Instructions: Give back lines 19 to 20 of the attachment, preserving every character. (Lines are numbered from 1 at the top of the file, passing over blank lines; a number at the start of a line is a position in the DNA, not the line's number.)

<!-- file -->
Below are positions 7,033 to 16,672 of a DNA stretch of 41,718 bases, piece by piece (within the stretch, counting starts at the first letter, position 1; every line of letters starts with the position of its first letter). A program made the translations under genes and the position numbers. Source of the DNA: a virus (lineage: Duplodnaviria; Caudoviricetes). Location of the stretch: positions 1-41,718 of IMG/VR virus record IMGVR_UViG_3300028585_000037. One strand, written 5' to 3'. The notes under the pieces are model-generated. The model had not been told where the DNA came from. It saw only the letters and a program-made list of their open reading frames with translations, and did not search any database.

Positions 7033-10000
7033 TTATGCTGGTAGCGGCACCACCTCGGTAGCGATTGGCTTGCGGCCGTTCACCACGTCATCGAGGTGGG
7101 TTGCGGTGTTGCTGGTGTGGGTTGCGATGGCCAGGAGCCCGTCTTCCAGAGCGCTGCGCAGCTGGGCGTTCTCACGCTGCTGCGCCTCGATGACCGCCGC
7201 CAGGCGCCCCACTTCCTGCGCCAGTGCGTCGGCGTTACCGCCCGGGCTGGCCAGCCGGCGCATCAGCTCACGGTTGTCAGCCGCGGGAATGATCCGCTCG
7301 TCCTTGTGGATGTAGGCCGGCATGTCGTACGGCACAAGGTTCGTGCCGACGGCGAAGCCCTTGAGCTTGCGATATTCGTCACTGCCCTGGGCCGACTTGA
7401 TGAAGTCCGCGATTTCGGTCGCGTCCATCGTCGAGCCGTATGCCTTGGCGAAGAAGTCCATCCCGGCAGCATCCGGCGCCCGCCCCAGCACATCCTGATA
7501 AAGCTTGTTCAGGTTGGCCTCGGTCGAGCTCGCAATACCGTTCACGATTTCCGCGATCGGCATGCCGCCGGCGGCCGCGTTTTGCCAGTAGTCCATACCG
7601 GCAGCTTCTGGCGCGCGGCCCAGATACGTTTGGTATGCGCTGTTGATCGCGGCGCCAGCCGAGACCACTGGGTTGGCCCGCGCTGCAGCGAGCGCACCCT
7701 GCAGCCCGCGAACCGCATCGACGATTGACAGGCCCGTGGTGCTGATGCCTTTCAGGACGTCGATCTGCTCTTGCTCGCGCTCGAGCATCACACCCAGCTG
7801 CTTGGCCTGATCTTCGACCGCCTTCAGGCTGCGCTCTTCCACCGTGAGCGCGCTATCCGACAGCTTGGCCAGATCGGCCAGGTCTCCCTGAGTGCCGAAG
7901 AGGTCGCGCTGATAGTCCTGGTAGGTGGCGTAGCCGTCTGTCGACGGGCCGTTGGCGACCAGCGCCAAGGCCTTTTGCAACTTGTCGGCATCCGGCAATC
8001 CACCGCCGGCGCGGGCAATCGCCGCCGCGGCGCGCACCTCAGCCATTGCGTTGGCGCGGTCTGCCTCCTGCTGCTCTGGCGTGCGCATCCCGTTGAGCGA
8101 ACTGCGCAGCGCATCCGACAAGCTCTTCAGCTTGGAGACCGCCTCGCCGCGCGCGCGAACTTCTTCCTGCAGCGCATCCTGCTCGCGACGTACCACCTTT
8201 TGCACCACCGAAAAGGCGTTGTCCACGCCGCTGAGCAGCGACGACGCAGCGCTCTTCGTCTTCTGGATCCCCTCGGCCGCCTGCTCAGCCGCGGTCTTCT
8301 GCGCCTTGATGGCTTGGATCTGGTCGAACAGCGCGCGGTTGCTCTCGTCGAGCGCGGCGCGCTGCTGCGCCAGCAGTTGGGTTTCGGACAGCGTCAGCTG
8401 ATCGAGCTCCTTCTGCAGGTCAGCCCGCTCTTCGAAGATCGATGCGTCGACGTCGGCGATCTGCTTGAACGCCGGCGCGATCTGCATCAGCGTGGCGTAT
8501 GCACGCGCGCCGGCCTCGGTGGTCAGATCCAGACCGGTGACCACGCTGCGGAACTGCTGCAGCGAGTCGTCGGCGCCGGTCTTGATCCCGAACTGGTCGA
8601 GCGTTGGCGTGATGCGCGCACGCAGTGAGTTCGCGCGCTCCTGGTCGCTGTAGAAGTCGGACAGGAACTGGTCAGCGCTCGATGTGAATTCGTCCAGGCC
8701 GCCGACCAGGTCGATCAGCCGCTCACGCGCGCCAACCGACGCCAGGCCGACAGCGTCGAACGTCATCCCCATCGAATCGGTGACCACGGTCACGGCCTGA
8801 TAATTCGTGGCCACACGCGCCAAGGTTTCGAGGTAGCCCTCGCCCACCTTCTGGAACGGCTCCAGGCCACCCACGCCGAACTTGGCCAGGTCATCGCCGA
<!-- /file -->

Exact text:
8601 GCGTTGGCGTGATGCGCGCACGCAGTGAGTTCGCGCGCTCCTGGTCGCTGTAGAAGTCGGACAGGAACTGGTCAGCGCTCGATGTGAATTCGTCCAGGCC
8701 GCCGACCAGGTCGATCAGCCGCTCACGCGCGCCAACCGACGCCAGGCCGACAGCGTCGAACGTCATCCCCATCGAATCGGTGACCACGGTCACGGCCTGA